Take it from me: Safety must be your top priority

September 13, 2000
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The hvacr service technician is in one of the highest potential injury professions in the world.

Most serious accidents occur about three years after people have started working as hvacr technicians. At that point, they seem to think they know everything and start taking risks.

They take shortcuts, such as leaving safety glasses in the vehicle.

Another example is carrying a toolbox, refrigerant drums, and other material up a 20-ft ladder using one hand. This is dangerous, and has caused serious injury.

  •  Always use a rope to pull up this material.

  •  Any job requiring moving heavy machinery requires at least two people.

  •  Also, working alone on a roof or in an empty building should be avoided. If you must work under these conditions, have someone check on you, in person or by roam phone, every hour. Don’t take chances.

  •  Another tip is to wear nonskid shoes (not leather soles), particularly where oil or plastic granules could be on the floor. Steel-tipped shoes also are recommended.

  •  Avoid loose clothing, such as unbuttoned sleeves or shirt tails out. Any moving machinery (fans, compressor shafts, pulleys, etc.) can and has caused serious injury.

  •  Long-sleeved shirts will protect you from hot compressor discharge lines and pipes. Earrings, bracelets, and loose neck chains also can be hazardous. If you have long hair, cover it with a cap for your own protection.

  •  Most don’t think about this, but from the moment a technician starts his vehicle, he is sitting on a potential time bomb due to the cylinders of refrigerant and acetylene he is carrying. Secure these tanks from rolling around and make sure all valves are tightly closed.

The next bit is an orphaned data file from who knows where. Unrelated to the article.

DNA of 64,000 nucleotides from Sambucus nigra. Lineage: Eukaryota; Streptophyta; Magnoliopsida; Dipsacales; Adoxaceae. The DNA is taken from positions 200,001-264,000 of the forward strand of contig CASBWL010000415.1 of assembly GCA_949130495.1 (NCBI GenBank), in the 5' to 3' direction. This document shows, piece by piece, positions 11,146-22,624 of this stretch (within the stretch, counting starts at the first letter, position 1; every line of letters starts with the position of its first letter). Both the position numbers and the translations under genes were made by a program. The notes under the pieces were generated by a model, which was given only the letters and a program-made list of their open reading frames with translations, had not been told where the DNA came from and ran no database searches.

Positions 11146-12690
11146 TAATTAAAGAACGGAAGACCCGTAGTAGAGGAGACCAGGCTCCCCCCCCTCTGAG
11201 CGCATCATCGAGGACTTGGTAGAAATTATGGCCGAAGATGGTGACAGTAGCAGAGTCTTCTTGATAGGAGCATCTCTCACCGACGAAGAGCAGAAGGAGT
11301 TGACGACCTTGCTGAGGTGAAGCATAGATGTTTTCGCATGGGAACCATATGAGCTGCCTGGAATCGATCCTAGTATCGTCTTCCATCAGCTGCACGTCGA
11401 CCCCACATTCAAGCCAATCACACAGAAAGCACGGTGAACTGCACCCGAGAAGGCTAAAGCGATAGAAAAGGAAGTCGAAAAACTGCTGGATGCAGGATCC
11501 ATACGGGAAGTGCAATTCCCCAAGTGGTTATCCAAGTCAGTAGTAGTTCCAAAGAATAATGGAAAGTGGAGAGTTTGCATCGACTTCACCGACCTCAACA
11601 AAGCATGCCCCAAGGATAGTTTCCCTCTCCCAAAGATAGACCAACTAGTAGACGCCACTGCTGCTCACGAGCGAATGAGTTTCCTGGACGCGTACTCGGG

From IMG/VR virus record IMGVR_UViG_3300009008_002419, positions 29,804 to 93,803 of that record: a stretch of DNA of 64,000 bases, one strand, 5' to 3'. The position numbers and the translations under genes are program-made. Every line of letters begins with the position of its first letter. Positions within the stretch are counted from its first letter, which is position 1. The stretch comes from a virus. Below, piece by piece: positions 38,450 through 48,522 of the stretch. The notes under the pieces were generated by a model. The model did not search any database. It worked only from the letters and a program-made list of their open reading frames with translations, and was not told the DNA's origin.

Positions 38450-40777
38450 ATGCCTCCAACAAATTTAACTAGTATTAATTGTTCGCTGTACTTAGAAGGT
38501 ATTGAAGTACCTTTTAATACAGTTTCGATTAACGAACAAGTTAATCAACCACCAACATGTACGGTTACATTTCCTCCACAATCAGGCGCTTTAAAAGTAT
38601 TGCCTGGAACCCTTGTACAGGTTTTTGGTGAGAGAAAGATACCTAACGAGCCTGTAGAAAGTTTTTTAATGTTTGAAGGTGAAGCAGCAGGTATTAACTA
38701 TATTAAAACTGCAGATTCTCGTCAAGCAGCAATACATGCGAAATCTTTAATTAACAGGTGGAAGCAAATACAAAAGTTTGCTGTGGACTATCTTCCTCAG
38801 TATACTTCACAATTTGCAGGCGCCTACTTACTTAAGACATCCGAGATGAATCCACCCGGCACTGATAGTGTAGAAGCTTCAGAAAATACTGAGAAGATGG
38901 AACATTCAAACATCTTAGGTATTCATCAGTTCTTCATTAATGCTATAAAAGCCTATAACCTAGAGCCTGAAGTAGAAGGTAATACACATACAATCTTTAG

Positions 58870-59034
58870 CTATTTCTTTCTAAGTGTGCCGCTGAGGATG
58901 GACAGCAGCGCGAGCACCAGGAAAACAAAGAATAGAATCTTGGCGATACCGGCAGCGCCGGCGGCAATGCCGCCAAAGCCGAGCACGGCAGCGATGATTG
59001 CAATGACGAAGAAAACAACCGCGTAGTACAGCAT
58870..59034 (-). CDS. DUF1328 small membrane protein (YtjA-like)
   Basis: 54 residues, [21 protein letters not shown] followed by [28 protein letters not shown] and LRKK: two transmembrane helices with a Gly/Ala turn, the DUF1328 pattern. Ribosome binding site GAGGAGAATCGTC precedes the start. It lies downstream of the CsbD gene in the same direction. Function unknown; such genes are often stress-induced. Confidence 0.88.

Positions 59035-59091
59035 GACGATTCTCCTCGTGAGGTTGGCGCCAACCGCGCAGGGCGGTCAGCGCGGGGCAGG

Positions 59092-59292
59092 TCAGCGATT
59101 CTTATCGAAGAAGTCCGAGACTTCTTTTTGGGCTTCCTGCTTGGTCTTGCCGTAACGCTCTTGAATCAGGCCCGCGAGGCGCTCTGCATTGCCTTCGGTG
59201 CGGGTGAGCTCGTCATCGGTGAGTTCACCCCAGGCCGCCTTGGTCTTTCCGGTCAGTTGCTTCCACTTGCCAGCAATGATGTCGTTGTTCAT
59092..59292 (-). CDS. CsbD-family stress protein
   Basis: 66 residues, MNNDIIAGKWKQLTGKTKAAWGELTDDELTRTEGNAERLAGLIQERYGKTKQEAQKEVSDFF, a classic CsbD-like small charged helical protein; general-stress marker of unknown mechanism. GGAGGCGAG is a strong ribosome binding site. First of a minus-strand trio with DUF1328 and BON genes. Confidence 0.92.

•  Don’t rely on the refrigerant drum rupture disc. An over-charged refrigerant drum could explode if left in a hot vehicle.

Some service companies purchase large cylinders of refrigerant and recharge this refrigerant into smaller drums to save money. This is not only illegal, it is dangerous.

Refrigerant drum

Congratulations! You have now made it to the jobsite without an accident or explosion.

This service call reveals a system that is undercharged, requiring leak repair and recharging. The leak is found and corrected.

You have other calls and decide to quicken the recharging by heating the refrigerant drum with a turbo torch. Since you have inverted the drum, you are driving raw refrigerant into the compressor low side with the compressor running.

Wow! Goodbye crankcase oil. It is possible to drive the crankcase oil into the compression chambers, which could cause broken valve reeds or worse. (Always charge a system into the low side as a gaseous vapor with the compressor running. Even then, watch for oil turbulence or low oil level in the crankcase sight glass.)

Since you are heating the drum on the gaseous side, a black spot appears on the surface of the drum. You shut off the torch and feel the drum.

A blister forms on your palm. Go get your burn ointment. Another 10 sec and the drum would have exploded. A turbo torch will create heat to 2,500°F and allow metal fatigue to the point of destruction in 60 sec.

The disposable drums now in use have a wall thickness one-quarter of the returnable type years ago. Even then, you could not return these drums if they had burn marks. The safest way to warm the drum is to place it in a tub of warm water (90°), assuming the system pressure is lower than the drum pressure.

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